One interesting thing to think about is the role of applications in future buying decisions. To the extent that BlackBerry and Windows Phone 7 can command some attention in the stores in the next year, future smartphone “switchers” need to be assured that their new BlackBerry can deliver the same app experience as their AT&T Mobility iPhone or Verizon Wireless Droid X. We are likely past the “discovery” stage with 20% of the smartphone market, and the measuring stick is against the current Apple and Android store selection as well as future offerings. More on this in a future Reality Check.
2. Price points (except for Verizon Wireless) are plummeting. Two years ago, the premium smartphone routinely commanded $200 to $300. Only Apple and a small selection of Android devices (one to two lead phones) have held this level today. It was difficult to find any free smartphone offers two years ago. Last December, we noted that on the Walmart website, the Droid 2 (with a 1 GHz processor) was offered for free for a couple of weekends. Now, with the exception of Verizon Wireless, it’s a “sea of free.”
Costs have fallen in line with prices to some extent, but not by $150 per handset – at least not yet. So for every free phone sold, a subsidy of $150 to $200 occurs. This amount could be more for the middle and upper tier of devices. Sell or upgrade 3 million new smartphones per quarter, and you are looking at $450 million to $600 million of subsidy ($1.8 billion to $2.4 billion of subsidy on an annual basis). Premium phones only add to this total.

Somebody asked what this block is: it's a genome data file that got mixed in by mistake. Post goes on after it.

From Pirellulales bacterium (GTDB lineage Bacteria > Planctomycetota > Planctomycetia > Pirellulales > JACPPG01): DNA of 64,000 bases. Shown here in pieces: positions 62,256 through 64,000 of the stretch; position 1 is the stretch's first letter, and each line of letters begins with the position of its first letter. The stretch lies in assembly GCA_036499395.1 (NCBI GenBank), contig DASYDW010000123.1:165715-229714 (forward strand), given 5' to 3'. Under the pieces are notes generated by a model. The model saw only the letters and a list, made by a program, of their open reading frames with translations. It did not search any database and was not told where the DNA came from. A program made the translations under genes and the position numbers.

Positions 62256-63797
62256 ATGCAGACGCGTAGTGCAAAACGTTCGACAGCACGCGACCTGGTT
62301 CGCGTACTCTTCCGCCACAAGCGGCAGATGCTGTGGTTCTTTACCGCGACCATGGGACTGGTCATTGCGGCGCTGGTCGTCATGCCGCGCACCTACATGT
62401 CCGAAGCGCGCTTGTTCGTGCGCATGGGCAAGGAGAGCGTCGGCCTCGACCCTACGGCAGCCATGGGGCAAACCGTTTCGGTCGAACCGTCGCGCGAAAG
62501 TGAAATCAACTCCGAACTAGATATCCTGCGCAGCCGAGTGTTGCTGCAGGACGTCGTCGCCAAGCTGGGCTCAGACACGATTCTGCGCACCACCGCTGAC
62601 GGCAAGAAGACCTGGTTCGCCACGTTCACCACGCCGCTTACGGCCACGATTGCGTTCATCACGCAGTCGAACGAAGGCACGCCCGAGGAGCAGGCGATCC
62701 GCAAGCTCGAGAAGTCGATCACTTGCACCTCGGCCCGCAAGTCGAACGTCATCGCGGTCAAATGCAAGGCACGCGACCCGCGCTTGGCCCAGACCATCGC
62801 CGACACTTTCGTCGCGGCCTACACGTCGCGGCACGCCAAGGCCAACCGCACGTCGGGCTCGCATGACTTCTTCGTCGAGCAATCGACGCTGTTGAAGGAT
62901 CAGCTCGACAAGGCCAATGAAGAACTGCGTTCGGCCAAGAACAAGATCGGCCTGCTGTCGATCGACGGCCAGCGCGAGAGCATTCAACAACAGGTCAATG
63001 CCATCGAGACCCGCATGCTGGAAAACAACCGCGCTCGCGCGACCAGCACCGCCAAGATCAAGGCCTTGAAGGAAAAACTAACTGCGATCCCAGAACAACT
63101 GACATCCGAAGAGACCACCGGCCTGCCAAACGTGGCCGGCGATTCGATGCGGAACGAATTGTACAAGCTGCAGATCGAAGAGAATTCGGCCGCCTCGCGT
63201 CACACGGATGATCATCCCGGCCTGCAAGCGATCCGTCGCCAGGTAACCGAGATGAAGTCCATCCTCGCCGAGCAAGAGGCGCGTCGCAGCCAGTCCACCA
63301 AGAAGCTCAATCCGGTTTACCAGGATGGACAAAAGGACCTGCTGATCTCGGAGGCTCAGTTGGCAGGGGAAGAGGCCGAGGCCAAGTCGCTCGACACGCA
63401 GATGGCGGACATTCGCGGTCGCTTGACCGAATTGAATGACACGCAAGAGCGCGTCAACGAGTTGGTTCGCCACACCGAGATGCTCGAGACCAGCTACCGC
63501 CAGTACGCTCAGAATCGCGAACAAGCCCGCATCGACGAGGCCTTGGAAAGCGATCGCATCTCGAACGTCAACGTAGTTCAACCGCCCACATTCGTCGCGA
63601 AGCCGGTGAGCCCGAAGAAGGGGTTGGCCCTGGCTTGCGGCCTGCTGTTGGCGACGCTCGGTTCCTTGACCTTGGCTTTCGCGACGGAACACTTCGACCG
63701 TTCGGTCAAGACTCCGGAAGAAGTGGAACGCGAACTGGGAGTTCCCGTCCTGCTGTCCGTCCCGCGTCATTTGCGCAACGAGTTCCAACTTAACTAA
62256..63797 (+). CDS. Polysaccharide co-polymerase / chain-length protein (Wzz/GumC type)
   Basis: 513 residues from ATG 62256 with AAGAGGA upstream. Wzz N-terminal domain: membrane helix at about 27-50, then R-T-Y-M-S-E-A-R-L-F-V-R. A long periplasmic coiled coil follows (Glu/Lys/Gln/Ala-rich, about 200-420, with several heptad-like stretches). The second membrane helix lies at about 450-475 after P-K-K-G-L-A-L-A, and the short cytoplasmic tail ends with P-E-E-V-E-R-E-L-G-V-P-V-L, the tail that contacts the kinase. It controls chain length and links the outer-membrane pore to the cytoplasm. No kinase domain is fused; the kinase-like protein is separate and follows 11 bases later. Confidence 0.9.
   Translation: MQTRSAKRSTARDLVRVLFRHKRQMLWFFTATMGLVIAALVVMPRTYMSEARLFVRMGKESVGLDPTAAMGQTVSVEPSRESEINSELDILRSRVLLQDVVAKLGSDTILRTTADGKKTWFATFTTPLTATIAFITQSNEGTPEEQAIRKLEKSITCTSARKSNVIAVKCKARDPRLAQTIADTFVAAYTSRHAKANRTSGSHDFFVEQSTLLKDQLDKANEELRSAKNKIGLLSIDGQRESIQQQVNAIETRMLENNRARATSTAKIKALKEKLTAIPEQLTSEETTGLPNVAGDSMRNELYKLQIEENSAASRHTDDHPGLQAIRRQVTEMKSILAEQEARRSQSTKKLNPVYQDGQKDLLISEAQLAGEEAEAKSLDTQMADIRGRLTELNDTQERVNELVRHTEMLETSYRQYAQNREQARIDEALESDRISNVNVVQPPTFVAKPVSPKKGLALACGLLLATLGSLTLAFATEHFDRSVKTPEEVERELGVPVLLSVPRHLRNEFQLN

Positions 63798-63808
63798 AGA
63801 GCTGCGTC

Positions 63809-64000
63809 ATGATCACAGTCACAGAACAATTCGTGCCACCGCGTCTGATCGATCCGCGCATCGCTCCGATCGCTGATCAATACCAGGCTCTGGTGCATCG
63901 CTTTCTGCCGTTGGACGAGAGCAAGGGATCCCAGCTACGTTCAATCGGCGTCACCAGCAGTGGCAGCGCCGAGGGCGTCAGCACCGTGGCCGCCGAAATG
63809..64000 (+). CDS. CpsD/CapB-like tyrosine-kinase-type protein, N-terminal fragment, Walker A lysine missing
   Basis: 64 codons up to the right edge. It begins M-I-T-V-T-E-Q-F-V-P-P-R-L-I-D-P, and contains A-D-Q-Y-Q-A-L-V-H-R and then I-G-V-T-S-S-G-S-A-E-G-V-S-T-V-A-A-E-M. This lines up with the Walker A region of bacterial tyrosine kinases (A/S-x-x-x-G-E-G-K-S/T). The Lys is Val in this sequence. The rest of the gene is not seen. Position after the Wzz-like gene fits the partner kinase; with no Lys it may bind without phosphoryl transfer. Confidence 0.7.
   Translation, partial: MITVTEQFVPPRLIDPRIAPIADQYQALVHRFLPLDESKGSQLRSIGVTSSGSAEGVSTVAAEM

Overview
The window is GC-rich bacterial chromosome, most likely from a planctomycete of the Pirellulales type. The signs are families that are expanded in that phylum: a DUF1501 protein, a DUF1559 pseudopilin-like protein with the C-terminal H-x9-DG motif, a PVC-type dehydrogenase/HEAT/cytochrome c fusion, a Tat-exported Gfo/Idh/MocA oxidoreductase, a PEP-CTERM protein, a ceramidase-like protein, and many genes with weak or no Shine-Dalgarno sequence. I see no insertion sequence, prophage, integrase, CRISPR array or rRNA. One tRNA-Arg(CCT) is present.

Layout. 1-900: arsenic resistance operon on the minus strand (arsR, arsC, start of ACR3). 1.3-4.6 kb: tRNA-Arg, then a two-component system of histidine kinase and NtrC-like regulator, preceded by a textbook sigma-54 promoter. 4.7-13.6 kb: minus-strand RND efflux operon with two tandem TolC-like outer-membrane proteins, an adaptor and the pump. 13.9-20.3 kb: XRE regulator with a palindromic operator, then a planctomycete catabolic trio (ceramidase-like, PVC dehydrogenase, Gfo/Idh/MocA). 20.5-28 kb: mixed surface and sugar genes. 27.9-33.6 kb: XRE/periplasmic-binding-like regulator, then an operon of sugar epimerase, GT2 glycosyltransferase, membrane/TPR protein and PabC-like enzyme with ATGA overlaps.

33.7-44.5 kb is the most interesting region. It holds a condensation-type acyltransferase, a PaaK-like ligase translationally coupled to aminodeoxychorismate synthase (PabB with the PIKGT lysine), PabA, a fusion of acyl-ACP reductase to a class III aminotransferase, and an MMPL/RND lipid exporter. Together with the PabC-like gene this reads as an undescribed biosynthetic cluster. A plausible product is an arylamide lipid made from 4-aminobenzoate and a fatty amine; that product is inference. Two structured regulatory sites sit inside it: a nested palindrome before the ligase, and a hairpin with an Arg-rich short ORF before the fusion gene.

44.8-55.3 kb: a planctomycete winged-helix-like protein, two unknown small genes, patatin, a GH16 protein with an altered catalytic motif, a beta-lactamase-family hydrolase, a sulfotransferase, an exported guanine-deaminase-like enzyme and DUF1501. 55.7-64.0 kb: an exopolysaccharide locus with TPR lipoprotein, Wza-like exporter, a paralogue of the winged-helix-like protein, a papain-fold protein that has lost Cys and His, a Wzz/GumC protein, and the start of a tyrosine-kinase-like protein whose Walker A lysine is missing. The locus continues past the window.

The good news is that free is a floor that held in the feature phone market. In our research, we were very hard pressed to find any feature phone over $50 on the carriers’ websites. However, the free phone market in feature phones shifts the focus to monthly service plan costs, which favors lower cost carriers like Boost Mobile, Virgin Mobile USA, MetroPCS Communications Inc., Leap Wireless International Inc., Walmart’s Straight Talk, Tracfone Wireless Inc., and maybe Verizon Wireless. So free has benefits for the first two-year cycle for the traditional post-paid carriers, but subsequent cycles will either require significant changes in plans (e.g., unlimited texting for all plans with a $40 monthly recurring fee or higher) or increased and exclusive carrier applications (likely not to go over too well at Google or Apple).
Android has not lost its allure to the carriers, and the improvements made to the Android Marketplace (that were followed by Apple in their iCloud announcement) as well as Amazon.com Inc.’s Android store are helping to cement its front-runner position. Apple’s anticipated move this fall/winter is to introduce the iPhone across all carriers – is it too little, too late? Can Windows Phone 7 and RIM resurrect themselves, and does a consistent third-place battle really make sense? These will all be future Reality Check topics.
Jim Patterson is CEO and co-founder of Mobile Symmetry, a start-up created for carriers to solve the problems of an increasingly mobile-only society. Patterson was most recently President – Wholesale Services for Sprint and has a career that spans over eighteen years in telecom and technology. Patterson welcomes your comments at: firstname.lastname@example.org.